Mites (Two Types) Found in Strawberries
While visiting some strawberry fields over the last few weeks, I ran into a few areas that had two spotted spider mite (TSSM) feeding. These were mostly in fields that had been using row cover. Spider mites Tetranychus urticae are well adapted to high-temperatures and can complete their life cycle in as little as 7 days when temperatures are > 80º F.
Allium (Onion) Leafminer
The allium leafminer Phytomyza gymnostoma (also known as the onion leafminer) has recently been detected and confirmed from infested leeks in Lancaster County, PA. This is the first confirmed infestation in the Western Hemisphere.
Pre-sidedress Nitrate Testing: Crucial for Corn!
Soil nitrogen levels are very important for crop health and yields, especially when growing corn grain or corn silage. Fertilizer recommendations that are generated for a field that had a previous forage legume crop or manure application assume a significant nitrogen contribution from the previous crop or manure application.
Who’s the Boss
Mastering Marketing - April 2016
A primary attribute often given for being self-employed is “I’m my own boss.” But, business guru Peter Drucker stated, “The purpose of a business is to have a satisfied customer”. So, whether you’re a farmer, producer, or other type of small business owner; who’s the boss in your business? Is it you, your customers, or both?
Marketing— The Root of All Profits
Mastering Marketing - March 2016
I’ve written, taught, and executed marketing ideas and plans for some time now. But, after pages and pages of text and theories, I’ve found marketing really boils down to a couple key concepts executed over three similar categories. And, marketing is truly the root of all profits in any business.
Laundering Clothing After Pesticide Applications
After completing a pesticide application, it’s important to follow the correct procedures for removing and cleaning personal protective equipment (PPE) and clothing. While you should always read and follow any cleaning directions on the pesticide label, most product labels do not give specific information for washing clothes.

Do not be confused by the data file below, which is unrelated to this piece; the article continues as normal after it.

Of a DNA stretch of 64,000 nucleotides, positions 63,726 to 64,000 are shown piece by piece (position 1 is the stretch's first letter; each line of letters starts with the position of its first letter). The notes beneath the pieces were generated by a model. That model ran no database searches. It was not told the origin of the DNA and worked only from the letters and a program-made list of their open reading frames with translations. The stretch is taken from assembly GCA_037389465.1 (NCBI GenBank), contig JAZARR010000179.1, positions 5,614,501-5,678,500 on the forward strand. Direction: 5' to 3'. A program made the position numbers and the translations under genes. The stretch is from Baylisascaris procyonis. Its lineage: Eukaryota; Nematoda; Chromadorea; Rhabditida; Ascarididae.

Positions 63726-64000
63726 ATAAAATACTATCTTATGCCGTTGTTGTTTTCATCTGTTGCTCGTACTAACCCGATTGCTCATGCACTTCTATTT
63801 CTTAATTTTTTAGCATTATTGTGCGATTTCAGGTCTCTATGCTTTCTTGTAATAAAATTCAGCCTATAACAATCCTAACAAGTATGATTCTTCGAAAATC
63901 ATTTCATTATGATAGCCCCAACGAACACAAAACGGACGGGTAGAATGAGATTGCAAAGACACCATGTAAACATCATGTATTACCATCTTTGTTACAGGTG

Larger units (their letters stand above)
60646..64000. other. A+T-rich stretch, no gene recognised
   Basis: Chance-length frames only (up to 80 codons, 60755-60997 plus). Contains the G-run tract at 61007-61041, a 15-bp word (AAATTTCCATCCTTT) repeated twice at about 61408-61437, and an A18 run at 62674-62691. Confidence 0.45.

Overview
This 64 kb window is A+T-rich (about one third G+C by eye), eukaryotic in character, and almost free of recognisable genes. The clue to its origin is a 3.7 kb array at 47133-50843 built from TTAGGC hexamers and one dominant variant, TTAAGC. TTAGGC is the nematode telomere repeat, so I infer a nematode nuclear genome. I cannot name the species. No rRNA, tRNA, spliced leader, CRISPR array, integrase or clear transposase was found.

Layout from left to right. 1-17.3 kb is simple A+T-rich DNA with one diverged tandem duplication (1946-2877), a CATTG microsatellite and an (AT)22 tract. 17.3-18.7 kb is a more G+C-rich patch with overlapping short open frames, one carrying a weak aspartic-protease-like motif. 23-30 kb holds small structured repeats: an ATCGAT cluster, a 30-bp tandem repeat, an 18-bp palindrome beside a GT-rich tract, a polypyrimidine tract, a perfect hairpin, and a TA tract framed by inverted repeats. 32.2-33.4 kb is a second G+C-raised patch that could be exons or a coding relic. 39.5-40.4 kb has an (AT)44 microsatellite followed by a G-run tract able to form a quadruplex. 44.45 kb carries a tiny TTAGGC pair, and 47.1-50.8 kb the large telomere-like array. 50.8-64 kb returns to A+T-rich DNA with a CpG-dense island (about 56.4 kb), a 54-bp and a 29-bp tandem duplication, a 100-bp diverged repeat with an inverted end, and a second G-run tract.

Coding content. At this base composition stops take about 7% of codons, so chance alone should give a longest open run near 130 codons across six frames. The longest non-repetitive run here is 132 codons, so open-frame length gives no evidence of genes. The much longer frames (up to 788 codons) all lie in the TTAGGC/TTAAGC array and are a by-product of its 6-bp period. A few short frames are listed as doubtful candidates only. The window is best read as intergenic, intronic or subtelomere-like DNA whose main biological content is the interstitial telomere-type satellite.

Toxic Plant Profile: Rhododendron and Azalea
Accidental poisoning of livestock is statistically most likely to occur from ingestion of plants in pasture or hay, but poisoning can also occur from ingestion of ornamental plants. One common ornamental in our area – rhododendron – is toxic to livestock and can be fatal.
Toxic Plant Profile: Black Walnut
Black walnut trees are considered toxic but are unique from most other toxic plants. They are safe to all livestock except horses, and horses are generally only affected by shavings made from the tree. Black walnut trees are, however, toxic to some species of plants if growing within a certain range of the tree.
Preparing for Winter on the Farm
Winter is coming! Are you ready? While we can’t predict whether it will be a mild winter or a harsh one, now is the time to prepare for the possibility of severe winter storms. Here are a few tips to help keep things running smoothly in the event that Mother Nature presents us with challenges.
Manure: Dollars and Cents
Have you ever wondered how much a manure application is worth for your operation? Manure and other organic products have an economic value because they provide nutrients for crops and save money on fertilizer expense. However, assigning an exact dollar value can be a bit complicated.